Preparation time 10 minutes. Cooking time 25 minutes.

To make roughly 10, small lunchbox sized empanadas you will need:

  • One 320 gramme box of ready made puff pastry
  • Four medium sized carrots
  • One medium sized onion onion
  • One clove of garlic
  • 100 grammes of sweetcorn
  • Either two medium sized boiled potatoes or two small chicken breasts diced into small pieces, slightly larger than a pea.
  • If making for adults, half a chopped chili pepper or a liberal pinch of chili flakes

For the sauce you will need:

  • Two tablespoons of olive oil
  • One tablespoon of plain flour
  • One tablespoon of Boullion (or a cube of vegetable or chicken stock)
  • Around 200ml of water.

Method

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Here’s one of our batch of empanadas. Wouldn’t win any points for presentation but it tasted great.

Pre-heat the oven to 200˚c.

Slice and dice the carrots and onions. Crush the garlic. If using fresh chili, chop it up into tiny pieces. Set to one side while you make the sauce.

The sauce is very similar to making gravy. You want to make it thick, or else it will leak from the empanda.

Heat up the olive oil, add the plain flour and stir it in before slowly adding the water while stirring constantly. Add the Boullion / stock cube and keep stirring until you have a thick sauce without lumps. If needs be, run it through a food blender. Once made, set it to one side.

Heat up a tablespoon of olive oil in another pan. If adding diced chicken, throw it into the pan and brown it off. If using potato, place that in the pan and heat it for a minute.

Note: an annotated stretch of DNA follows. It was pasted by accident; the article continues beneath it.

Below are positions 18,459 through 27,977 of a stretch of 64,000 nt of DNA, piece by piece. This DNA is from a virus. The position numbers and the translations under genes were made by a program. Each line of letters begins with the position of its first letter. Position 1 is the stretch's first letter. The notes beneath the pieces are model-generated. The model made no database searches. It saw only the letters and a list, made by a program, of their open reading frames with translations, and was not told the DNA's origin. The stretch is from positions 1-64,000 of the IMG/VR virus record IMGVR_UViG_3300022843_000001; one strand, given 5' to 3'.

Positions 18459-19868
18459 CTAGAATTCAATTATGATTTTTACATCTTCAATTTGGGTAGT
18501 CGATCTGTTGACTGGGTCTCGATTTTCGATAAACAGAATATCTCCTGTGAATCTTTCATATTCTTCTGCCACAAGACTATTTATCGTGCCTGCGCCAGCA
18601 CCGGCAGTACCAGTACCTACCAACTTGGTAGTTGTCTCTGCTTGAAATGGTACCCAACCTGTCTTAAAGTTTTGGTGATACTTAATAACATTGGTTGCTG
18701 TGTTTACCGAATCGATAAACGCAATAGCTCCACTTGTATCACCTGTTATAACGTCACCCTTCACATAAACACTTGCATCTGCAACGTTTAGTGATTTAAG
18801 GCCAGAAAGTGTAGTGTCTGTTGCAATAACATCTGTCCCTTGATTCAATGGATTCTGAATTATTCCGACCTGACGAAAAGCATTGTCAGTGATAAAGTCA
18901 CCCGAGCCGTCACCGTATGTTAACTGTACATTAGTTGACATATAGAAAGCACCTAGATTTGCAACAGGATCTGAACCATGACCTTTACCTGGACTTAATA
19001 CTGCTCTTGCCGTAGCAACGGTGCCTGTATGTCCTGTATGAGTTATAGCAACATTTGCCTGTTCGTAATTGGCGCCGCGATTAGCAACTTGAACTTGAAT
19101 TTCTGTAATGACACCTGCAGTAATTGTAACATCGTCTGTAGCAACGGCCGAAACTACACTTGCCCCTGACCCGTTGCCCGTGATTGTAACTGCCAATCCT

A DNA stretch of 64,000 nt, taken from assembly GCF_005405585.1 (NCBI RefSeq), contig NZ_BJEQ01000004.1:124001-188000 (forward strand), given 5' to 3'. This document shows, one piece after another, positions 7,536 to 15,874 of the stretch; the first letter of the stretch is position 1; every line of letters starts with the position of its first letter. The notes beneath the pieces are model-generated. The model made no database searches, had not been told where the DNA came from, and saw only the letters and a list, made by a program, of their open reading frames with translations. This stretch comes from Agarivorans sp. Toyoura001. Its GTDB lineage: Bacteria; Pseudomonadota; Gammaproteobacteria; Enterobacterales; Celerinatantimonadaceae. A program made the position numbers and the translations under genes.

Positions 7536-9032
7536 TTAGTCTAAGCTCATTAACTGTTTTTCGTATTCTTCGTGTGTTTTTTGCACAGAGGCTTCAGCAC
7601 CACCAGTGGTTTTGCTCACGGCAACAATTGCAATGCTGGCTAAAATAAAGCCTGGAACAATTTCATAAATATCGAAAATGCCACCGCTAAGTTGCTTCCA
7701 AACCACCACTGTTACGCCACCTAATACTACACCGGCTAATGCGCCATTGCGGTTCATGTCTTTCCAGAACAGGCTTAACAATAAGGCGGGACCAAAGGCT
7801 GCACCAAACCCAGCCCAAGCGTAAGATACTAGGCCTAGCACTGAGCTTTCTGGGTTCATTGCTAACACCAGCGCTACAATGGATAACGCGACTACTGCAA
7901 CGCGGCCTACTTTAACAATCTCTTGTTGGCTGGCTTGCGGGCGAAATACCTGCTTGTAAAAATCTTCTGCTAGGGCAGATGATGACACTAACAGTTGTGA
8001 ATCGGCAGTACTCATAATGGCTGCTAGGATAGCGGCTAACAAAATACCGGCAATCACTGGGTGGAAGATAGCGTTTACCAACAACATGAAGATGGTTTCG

Add the carrot and onion and fry for a couple of minutes before adding the garlic. If you’re adding chili, add it now.

Fry for a further couple of minutes before stirring in the sauce and adding the sweetcorn.

Leave the filling to simmer for five minutes.

While the filling simmers, roll out the pastry and cut into between eight and 10 equally sized squares. You’re aiming for something about 12cms by 12 cms.

Take the filling off the hob (if you’ve added chicken, do a quick check to ensure it is cooked). Take one of your squares and spoon in about a tablespoon of the filling.

Fold the pastry over and using a fork, pinch the edges together and then cut off any excess pastry. Place on a baking sheet lined with parchment paper. Repeat until you have made all the empanadas.

If you really want to go to town, glaze the empanadas with beaten raw egg.

Place the empanadas in the oven and cook until golden brown, roughly 15-20 minutes.

Either serve immediately or leave the empanadas to cool down and add them to your little one’s lunchbox in the days to come.

Most importantly of all, enjoy!

 

 

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2 Comments

  1. May 15, 2018 / 11:08 pm

    I think it looks pretty pretty pretty good and wouldn’t turn it down. They do remind me of pasties, one of my fav meals. I’m bookmarking this tasty recipe right now. I think I’ll leave out the pepper though.

    • John Adams
      Author
      May 22, 2018 / 4:50 am

      Thanks Jeanna and I’m glad to hear someone from your side of the Atlantic likes the recipe! I won’t deny it, a Latin American food purist may not like my approach 100% but they’re easy to make, the kids can get invovled and they do taste good. It’s also a good way to introduce kids to this kind of food.